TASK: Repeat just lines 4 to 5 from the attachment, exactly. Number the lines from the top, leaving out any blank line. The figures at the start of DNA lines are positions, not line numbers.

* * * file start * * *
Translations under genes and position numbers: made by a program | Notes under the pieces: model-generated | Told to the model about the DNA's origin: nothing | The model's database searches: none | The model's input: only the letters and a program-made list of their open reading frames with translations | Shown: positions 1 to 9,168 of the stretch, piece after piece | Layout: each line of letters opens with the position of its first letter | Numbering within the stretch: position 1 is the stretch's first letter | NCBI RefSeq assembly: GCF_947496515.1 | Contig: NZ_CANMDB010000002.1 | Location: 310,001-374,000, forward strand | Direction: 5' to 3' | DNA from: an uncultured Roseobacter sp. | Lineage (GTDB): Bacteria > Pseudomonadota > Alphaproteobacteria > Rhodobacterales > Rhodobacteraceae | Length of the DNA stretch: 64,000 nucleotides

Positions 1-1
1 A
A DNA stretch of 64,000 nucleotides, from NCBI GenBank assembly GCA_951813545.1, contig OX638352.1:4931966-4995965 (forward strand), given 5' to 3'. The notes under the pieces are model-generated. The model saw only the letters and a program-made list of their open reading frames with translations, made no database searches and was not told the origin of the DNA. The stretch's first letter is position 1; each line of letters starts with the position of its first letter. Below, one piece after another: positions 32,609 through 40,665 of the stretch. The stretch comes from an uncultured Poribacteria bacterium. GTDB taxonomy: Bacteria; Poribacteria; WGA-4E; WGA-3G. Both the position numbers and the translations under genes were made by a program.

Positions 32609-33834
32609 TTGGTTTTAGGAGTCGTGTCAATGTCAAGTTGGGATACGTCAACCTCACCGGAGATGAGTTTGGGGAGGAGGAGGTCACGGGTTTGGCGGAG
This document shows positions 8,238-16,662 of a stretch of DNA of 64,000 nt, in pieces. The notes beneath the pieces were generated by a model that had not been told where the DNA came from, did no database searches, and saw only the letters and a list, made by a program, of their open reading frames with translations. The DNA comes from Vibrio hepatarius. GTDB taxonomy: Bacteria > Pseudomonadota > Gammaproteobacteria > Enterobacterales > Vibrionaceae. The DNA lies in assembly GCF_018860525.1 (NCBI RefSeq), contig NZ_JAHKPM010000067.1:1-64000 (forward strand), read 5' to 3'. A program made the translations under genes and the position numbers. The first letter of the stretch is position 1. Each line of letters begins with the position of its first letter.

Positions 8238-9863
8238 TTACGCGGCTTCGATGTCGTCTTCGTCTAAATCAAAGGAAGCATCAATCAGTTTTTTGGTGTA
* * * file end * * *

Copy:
A DNA stretch of 64,000 nucleotides, from NCBI GenBank assembly GCA_951813545.1, contig OX638352.1:4931966-4995965 (forward strand), given 5' to 3'. The notes under the pieces are model-generated. The model saw only the letters and a program-made list of their open reading frames with translations, made no database searches and was not told the origin of the DNA. The stretch's first letter is position 1; each line of letters starts with the position of its first letter. Below, one piece after another: positions 32,609 through 40,665 of the stretch. The stretch comes from an uncultured Poribacteria bacterium. GTDB taxonomy: Bacteria; Poribacteria; WGA-4E; WGA-3G. Both the position numbers and the translations under genes were made by a program.

Positions 32609-33834